The decision to change tack was greeted with the inevitable criticism by those involved in the aviation industry who remain committed to growth regardless of impact, but there was one comment by the Chief Executive of AGS Airports which struck me as a good illustration of very different understandings of economics.  He said that, “Over the course of the past year alone, we have seen the withdrawal by airlines of almost 30 routes from Aberdeen and Glasgow airports because of Air Passenger Duty".  I’m not in a position to dispute whether that number of 30 is correct or not, but he’s probably in a better position than me to judge.  But whether it’s a bad thing as he claims or actually a positive thing that fewer flights are taking place is surely a matter of opinion rather than fact. 
And the idea that it’s “because of Air Passenger Duty” is a complete nonsense.  The truth is that the number of people travelling at the price at which tickets are being sold is inadequate to cover the costs of providing that service (and tax is one of those costs) and return a profit.  The abolition of APD might be enough to fix that mismatch, but that isn’t the same thing as saying that the tax causes that mismatch.  It’s ideology, not economics, which drives the idea that taxes are somehow a special sort of operating cost which ought to be dismissed from consideration in determining profitability and abolished if profitability is otherwise marginal.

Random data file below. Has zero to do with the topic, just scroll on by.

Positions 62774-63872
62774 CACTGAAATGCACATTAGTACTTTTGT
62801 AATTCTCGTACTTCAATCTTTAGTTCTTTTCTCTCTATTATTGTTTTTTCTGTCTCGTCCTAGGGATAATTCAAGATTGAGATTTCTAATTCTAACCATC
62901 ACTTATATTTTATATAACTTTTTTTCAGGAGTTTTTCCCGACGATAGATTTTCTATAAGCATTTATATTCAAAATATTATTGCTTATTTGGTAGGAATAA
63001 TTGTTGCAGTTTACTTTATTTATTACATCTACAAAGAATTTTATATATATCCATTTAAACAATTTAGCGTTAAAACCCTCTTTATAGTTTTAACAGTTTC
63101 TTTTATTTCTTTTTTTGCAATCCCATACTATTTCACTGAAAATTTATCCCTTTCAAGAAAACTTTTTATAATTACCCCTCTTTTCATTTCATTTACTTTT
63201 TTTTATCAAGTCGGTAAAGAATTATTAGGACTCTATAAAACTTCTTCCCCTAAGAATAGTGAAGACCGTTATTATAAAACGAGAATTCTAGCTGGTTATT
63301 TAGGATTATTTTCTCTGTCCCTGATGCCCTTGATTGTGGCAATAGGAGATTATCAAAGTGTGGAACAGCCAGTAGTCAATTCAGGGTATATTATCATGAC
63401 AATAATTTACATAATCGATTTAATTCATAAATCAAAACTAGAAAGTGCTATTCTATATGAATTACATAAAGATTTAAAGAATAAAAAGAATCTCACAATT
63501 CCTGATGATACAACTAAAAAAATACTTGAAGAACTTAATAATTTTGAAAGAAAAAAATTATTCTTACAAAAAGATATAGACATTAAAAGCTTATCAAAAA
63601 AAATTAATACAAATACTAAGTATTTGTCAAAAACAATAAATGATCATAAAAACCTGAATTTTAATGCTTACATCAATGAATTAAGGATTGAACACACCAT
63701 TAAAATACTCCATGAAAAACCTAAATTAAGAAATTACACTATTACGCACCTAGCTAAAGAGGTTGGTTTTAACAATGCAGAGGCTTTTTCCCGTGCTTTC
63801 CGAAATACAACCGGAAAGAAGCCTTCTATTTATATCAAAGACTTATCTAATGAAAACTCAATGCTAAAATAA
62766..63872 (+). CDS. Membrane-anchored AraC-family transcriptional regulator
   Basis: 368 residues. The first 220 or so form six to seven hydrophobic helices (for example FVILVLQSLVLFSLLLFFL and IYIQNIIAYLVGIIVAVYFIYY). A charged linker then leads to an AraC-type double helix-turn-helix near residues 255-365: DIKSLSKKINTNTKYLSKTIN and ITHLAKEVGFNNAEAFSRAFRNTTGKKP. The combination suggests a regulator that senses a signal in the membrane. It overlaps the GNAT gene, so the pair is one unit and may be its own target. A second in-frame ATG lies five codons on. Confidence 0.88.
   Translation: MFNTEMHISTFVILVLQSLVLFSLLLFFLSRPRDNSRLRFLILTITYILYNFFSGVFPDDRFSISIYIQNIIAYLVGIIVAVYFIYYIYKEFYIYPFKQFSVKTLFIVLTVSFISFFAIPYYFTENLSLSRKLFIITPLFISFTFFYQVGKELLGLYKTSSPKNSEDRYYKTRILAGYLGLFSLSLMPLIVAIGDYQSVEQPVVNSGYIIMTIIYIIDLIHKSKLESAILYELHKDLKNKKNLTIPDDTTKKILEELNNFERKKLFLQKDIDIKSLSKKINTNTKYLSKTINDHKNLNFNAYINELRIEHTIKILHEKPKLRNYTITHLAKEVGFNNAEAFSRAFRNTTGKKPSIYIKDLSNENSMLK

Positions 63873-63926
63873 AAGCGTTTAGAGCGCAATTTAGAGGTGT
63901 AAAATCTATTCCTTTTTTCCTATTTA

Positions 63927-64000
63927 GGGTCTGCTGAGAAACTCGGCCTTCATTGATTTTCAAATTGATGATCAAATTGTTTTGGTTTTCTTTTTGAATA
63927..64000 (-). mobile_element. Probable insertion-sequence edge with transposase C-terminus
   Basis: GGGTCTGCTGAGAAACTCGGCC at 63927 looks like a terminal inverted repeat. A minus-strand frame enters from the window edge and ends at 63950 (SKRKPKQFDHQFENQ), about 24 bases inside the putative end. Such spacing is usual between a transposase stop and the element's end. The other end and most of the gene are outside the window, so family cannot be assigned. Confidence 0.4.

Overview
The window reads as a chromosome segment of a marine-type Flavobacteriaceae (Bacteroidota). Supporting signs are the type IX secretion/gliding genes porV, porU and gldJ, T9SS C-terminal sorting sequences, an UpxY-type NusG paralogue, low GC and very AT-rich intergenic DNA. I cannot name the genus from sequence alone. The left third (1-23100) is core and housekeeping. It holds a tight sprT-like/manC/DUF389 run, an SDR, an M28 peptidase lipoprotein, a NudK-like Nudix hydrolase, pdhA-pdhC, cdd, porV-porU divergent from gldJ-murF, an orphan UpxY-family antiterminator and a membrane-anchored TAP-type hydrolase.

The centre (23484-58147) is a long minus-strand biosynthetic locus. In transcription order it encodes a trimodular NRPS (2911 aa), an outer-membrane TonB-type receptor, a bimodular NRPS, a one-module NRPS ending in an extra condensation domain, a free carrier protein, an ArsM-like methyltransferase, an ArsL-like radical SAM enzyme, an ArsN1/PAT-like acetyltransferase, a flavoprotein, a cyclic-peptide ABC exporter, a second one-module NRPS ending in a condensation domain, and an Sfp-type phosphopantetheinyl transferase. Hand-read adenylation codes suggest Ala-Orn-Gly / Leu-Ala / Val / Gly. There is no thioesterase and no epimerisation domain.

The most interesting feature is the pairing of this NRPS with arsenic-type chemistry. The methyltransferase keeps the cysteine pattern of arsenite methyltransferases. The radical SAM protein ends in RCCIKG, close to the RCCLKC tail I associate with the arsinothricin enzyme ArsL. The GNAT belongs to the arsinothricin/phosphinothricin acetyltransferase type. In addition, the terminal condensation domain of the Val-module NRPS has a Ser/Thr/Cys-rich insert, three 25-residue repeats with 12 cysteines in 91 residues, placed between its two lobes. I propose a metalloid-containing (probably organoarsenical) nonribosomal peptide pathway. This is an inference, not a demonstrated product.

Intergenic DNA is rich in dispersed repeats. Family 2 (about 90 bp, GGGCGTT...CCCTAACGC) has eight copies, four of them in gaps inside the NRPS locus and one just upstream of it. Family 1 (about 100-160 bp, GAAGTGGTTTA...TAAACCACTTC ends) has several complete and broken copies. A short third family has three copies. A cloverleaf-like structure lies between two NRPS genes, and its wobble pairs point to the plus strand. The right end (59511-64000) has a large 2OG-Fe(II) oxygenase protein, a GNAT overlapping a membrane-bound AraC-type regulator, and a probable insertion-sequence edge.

Jonathan said...

Completely agree that its one thing to assert Welsh control over a tax, and quite another to go ahead and cut it. No streetwise State which knows how to govern will mix these up. But those who rule Wales are not thinking like proper rulers. The Severn Bridge set a terrible precedent on statecraft. Get control of the tax and then scrap it. Wrong on the Bridge and would be wrong on APD. For one thing, Wales must try to be self-financing. This means keeping sources of revenue, not taking then over and abolishing them. Not easy being an independista.
- very tempting to take over taxes, cut them, race to the bottom, and stay broke